Press Round-Up: Regulatory and Professional Discipline October 2018 - November 2018

29 November 2018

General Medical Council (GMC)

The GMC has launched a consultation on its draft consent guidance which aims to assist doctors with the practical challenges surrounding issues with consent and the difficulties it poses to the doctor-patient relationship. The consultation is open until 23 January 2019 and it emphasises the importance of communication between doctors and patients throughout all stages of treatment. Professor Colin Melville, the GMC’s Director of Education said:

“Consent is at the heart of the doctor-patient relationship and getting it right is fundamental to good medical practice.” 

On 19 November 2018, the GMC issued a statement in relation to Zholia Alemi who had managed to register with the GMC in 1995 with a fraudulent qualification. Shannett Thompson and Eguono Ogueh have written a blog on the case which can be read here.

Nursing and Midwifery Council (NMC)

The NMC has agreed to the proposed changes to the requirements of the International English Language Test System (IELTS) for overseas nurses and midwives. Nurses and midwives will still be required to achieve a minimum overall level 7 in the test; however, following discussions with stakeholders, the NMC will now allow a level 6.5 in writing to be accepted alongside a level 7 in reading, listening and speaking. The change will be in force from 5 December 2018 and further information can be found here.

Bar Standards Board (BSB)

The BSB has introduced new rules governing regulatory intervention in its updated Handbook published in November 2018. The update follows the BSB obtaining statutory powers to intervene in barristers’ practices where it is necessary to protect clients.

Ewen MacLeod, Director of Strategy and Policy said: "These new powers of intervention are an important addition to our range of regulatory tools. We expect to have to use them very infrequently and only in the rarest of situations where intervening is the only way in which we can safeguard clients' interests."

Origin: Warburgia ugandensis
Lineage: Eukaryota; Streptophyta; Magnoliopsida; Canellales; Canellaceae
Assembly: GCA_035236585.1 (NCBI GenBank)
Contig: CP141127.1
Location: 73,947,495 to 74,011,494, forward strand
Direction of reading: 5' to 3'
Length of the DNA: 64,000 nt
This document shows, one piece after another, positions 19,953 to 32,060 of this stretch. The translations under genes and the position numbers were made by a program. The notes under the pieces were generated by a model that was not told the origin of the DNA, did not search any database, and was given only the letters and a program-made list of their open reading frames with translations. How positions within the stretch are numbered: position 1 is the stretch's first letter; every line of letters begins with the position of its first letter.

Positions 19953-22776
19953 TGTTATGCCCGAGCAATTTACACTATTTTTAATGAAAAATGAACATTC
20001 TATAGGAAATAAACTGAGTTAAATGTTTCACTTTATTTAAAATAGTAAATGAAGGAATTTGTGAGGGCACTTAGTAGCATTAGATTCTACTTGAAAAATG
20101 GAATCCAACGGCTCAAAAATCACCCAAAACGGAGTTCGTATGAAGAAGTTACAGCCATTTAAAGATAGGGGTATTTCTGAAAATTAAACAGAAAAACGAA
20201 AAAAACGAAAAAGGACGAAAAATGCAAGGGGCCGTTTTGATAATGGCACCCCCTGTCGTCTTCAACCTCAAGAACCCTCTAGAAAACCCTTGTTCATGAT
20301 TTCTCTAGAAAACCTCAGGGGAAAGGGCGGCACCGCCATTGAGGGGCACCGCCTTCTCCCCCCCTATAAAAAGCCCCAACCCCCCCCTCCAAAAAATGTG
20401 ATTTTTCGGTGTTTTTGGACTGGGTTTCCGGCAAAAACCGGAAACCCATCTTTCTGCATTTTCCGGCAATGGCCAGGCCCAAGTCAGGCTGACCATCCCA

The press release can be accessed here.

General Pharmaceutical Council (GPhC)

The GPhC has welcomed the government’s response and recommendations to the Gosport Independent Panel inquiry’s report. Duncan Rudkin, the Chief Executive of the GPhC expressed that: “…we are committed to working with the pharmacy representative bodies to develop a framework for pharmacy to assess what changes have already been made to help prevent a similar situation to that described in the Panel report happening again and encourage discussion across pharmacy on any further actions that could be taken."

The report can be read here.

Shannett Thompson and Laura Penman provide further information on the Gosport Report in their blog post here.

General Chiropractic Council (GCC)

The Professional Standards Authority’s (PSA) has published its annual performance report 2017/18 of the GCC. The GCC has met all 24 of the PSA’s Standards of Good Regulation.

The GCC has welcomed this report with Chair, Mary Chapman stating that: “We are very pleased that the PSA has recognised efforts made during the last eighteen months to improve our customer service and communication with participants in Fitness to Practice processes. Meeting all the standards of good regulation is a significant achievement, reflecting the hard work of staff during a period of considerable change at the GCC.”

The full report can be accessed here.

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